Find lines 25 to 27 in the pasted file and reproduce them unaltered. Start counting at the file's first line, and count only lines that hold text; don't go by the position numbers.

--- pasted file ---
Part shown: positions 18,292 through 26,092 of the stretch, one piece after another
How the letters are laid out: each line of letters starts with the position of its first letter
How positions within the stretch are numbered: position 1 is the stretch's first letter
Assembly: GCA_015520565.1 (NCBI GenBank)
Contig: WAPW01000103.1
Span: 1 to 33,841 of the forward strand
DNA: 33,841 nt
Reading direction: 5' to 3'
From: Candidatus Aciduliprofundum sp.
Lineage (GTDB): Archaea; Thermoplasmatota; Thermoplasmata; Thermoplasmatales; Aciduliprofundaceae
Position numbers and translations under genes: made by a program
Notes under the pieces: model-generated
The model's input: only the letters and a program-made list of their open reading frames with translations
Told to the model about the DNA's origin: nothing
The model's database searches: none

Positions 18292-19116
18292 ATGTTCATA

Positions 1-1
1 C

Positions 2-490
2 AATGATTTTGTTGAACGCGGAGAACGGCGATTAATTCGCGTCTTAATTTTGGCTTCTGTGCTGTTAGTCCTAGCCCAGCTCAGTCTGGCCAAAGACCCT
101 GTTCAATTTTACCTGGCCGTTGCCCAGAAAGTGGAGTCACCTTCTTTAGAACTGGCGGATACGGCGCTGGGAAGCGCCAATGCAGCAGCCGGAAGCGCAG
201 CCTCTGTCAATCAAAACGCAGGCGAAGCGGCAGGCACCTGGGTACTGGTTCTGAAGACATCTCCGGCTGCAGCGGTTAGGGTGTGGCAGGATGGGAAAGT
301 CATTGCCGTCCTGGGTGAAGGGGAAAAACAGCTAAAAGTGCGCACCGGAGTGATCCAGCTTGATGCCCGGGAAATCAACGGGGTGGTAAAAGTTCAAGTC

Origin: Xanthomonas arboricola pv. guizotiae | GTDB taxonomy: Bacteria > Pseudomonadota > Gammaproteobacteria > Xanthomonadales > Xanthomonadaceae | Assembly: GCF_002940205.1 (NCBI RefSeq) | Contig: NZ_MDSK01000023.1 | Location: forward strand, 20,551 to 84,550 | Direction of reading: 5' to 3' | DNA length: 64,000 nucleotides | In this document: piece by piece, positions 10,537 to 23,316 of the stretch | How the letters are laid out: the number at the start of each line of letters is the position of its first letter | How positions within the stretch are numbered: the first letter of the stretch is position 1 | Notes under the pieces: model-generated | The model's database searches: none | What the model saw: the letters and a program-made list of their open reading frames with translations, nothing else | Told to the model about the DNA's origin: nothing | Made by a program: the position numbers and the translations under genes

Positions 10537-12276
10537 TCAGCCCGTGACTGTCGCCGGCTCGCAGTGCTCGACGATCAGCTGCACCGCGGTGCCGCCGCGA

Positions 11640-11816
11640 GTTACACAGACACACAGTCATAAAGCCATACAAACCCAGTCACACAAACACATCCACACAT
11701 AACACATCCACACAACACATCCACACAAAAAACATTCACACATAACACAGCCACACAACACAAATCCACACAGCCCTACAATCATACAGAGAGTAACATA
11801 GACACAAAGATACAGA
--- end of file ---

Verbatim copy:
Origin: Xanthomonas arboricola pv. guizotiae | GTDB taxonomy: Bacteria > Pseudomonadota > Gammaproteobacteria > Xanthomonadales > Xanthomonadaceae | Assembly: GCF_002940205.1 (NCBI RefSeq) | Contig: NZ_MDSK01000023.1 | Location: forward strand, 20,551 to 84,550 | Direction of reading: 5' to 3' | DNA length: 64,000 nucleotides | In this document: piece by piece, positions 10,537 to 23,316 of the stretch | How the letters are laid out: the number at the start of each line of letters is the position of its first letter | How positions within the stretch are numbered: the first letter of the stretch is position 1 | Notes under the pieces: model-generated | The model's database searches: none | What the model saw: the letters and a program-made list of their open reading frames with translations, nothing else | Told to the model about the DNA's origin: nothing | Made by a program: the position numbers and the translations under genes

Positions 10537-12276
10537 TCAGCCCGTGACTGTCGCCGGCTCGCAGTGCTCGACGATCAGCTGCACCGCGGTGCCGCCGCGA